DRDO’s new chief Satheesh Reddy has his job cut out

M Somasekhar Hyderabad | Updated on August 26, 2018

G Satheesh Reddy

G Satheesh Reddy, the new chief of India’s top defence research establishment, has his job cut out, with many challenges ahead.

The 13th scientist to lead the Defence Research & Development Organisation (DRDO) happens to be one of its youngest.

The rise of the 55-year-old guidance and navigation technology scientist has been rapid and impressive.

His elevation also shows the domination of India’s missile programme in defence research.

Reddy is the fourth from the Missile Complex in Hyderabad to reach the top post in DRDO after APJ Abdul Kalam, VK Saraswat and Avinash Chander.

Before being appointed as the Secretary, Defence (R&D) & DG of DRDO, Reddy served a three-year-term as Scientific Adviser to the Defence Minister till June this year. His leadership qualities and expertise in key aerospace technologies have counted, and Reddy has rapidly climbed up the DRDO hierarchy. His sustained hard work, work experience with the top DRDO leaders and timely political support weighed in his favour.

He became a distinguished scientist at 49, Director of RCI at 50 and Scientific Adviser to the Defence Minister at 52, after having joined the DRDO in 1986.

With all the action in finalising multi-billion dollar defence contracts in the offing, large projects delayed and waiting to be completed, indigenous research efforts under criticism, and ‘Make in India’ making slow progress, the energetic Reddy will have his hands full.

The organisation is also facing a fund crunch and talent issues; hardly any new, big-bang projects have come through in recent years.

Positive public leads

The tremendous success of Agni missiles and the BrahMos supersonic missile, along with the LCA, do give the DRDO chief some positive public leads. However, the large percentage of components and systems that need to be made in India by the domestic industry will challenge his leadership skills.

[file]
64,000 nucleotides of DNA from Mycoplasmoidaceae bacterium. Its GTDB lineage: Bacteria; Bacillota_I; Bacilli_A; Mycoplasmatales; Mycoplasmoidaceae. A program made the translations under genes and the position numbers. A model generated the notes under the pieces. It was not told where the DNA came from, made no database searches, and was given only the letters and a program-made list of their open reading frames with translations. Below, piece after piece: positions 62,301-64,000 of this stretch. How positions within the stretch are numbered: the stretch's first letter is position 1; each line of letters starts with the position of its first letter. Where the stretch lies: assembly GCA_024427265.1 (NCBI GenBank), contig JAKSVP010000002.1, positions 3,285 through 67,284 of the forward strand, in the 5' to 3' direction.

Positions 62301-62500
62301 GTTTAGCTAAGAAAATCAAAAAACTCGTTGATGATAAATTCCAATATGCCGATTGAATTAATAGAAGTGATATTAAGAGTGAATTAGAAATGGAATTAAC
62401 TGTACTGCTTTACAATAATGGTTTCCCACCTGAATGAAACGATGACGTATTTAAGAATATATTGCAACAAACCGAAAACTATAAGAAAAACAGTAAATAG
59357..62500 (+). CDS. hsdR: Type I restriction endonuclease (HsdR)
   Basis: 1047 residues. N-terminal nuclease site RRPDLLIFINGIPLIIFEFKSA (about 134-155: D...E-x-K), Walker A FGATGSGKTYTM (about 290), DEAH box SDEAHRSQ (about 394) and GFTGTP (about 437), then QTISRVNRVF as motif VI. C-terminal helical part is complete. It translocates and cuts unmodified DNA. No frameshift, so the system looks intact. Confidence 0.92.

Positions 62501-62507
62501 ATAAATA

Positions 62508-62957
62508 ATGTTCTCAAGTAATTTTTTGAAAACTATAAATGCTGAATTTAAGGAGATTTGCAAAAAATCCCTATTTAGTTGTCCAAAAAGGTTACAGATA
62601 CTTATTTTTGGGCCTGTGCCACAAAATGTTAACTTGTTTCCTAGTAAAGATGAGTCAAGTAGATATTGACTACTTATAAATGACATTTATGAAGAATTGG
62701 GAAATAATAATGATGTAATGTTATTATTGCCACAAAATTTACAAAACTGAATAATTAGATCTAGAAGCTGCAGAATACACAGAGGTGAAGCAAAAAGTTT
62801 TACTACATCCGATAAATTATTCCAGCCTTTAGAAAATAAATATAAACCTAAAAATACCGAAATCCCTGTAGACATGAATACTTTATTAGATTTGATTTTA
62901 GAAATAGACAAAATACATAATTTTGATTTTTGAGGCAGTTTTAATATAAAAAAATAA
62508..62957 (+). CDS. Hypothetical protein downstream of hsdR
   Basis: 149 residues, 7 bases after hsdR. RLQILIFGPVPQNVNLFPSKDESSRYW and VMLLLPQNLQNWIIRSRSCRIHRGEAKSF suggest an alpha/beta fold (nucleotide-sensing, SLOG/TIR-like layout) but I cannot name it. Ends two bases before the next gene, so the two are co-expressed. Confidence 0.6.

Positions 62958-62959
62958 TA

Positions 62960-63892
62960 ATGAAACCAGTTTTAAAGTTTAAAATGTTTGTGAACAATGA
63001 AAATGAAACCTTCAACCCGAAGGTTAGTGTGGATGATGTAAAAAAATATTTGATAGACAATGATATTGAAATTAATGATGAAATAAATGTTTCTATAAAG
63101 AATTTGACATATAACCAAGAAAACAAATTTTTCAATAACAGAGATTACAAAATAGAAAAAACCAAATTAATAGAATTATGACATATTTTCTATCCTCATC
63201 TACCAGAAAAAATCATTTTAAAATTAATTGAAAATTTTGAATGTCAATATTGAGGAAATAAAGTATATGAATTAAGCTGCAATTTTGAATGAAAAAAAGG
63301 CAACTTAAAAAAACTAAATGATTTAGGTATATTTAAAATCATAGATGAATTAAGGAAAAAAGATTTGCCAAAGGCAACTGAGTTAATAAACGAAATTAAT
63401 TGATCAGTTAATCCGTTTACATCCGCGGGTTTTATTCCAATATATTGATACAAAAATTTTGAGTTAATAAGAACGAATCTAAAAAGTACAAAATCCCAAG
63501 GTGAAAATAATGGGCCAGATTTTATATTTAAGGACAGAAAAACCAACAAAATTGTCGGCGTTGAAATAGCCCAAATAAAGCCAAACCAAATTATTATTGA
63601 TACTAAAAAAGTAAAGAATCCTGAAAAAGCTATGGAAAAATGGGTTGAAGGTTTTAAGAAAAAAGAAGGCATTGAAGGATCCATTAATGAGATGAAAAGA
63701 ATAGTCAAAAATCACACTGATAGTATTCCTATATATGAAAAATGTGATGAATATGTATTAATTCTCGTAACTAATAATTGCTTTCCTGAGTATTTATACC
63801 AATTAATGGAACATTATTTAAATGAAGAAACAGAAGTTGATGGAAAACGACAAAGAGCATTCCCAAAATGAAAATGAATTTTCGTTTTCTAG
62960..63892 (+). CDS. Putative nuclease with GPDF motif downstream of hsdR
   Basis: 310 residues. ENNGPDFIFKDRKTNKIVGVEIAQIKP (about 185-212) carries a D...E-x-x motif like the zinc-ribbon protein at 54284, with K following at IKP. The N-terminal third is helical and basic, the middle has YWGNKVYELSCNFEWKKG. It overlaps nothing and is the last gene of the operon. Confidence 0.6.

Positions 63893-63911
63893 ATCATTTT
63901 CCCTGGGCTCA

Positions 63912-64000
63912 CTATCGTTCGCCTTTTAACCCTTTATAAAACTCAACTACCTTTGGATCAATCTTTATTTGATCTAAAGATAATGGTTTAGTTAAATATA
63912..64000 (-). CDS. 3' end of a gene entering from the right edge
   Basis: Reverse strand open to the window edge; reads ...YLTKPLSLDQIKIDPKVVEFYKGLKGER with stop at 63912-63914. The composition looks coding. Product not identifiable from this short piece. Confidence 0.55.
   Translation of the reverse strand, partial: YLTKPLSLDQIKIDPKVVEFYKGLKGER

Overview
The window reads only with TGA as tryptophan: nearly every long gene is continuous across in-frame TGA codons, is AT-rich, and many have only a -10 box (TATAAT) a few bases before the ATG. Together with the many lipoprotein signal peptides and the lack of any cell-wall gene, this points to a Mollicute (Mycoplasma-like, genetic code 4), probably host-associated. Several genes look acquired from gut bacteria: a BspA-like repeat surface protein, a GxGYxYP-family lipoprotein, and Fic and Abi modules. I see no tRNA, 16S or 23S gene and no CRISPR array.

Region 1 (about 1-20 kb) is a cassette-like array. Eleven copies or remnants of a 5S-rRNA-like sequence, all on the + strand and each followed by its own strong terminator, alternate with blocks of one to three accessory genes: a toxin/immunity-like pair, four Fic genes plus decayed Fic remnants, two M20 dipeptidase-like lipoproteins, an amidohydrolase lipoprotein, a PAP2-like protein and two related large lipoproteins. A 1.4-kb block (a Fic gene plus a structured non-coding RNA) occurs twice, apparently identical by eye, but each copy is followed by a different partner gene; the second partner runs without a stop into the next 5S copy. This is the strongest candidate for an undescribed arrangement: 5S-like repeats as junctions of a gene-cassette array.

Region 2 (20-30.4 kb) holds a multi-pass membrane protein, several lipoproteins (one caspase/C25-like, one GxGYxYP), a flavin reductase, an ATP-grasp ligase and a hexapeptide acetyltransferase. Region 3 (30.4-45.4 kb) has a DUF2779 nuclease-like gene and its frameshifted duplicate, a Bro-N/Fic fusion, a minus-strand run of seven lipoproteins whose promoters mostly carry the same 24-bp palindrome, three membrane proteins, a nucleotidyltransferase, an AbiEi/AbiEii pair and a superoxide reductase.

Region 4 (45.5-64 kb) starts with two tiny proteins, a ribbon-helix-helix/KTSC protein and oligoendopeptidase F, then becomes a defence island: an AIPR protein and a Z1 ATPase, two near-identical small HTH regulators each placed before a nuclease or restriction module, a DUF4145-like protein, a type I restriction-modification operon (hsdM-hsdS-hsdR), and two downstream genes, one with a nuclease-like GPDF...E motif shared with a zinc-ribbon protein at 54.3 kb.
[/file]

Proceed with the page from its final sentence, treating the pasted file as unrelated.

He will be heading the DRDO with a budget of around ₹15, 000 crore and over 7,500 scientists working in about 50 national labs across the country. Reddy has begun his new innings with a two-year term after the DRDO remained headless for three months.

He should draw on his experience of leadership roles attained early in his career to steer the DRDO, which has come under criticism from Prime Minister Narendra Modi himself as well as the user fraternity (defence forces) for delays, quality standards and accountability.

Reacting to his appointment, Reddy said: “Our main focus will be to work towards fulfilling the mission mandated for DRDO — that is to develop best-in-class systems for the country’s defence. My immediate focus will be to ensure that the entire organisation puts in its best efforts to meet the technological challenges, develop indigenous state-of-the-art products to meet the requirements of the armed forces and strengthen ‘Make in India’.”

With graduate, post-graduate and doctorate degrees in engineering from JNTU Anantapur and Hyderabad, Reddy is credited with contributions towards the indigenous design, development and deployment of diversified missiles and strategic systems, guided weapons and avionics technologies, and for sustained efforts in the advancement of aerospace technologies and industries in India, a DRDO release said. He is actively involved in the country’s fully indigenous Ballistic Missile Defence programme and developed the mission critical technologies for Long Range Agni-5. He is also involved in the development of the country’s first 1,000-kg class guided bomb and laid the foundation for Long Range Smart Guided Weapons, as well as the BrahMos supersonic missile.

Published on August 26, 2018

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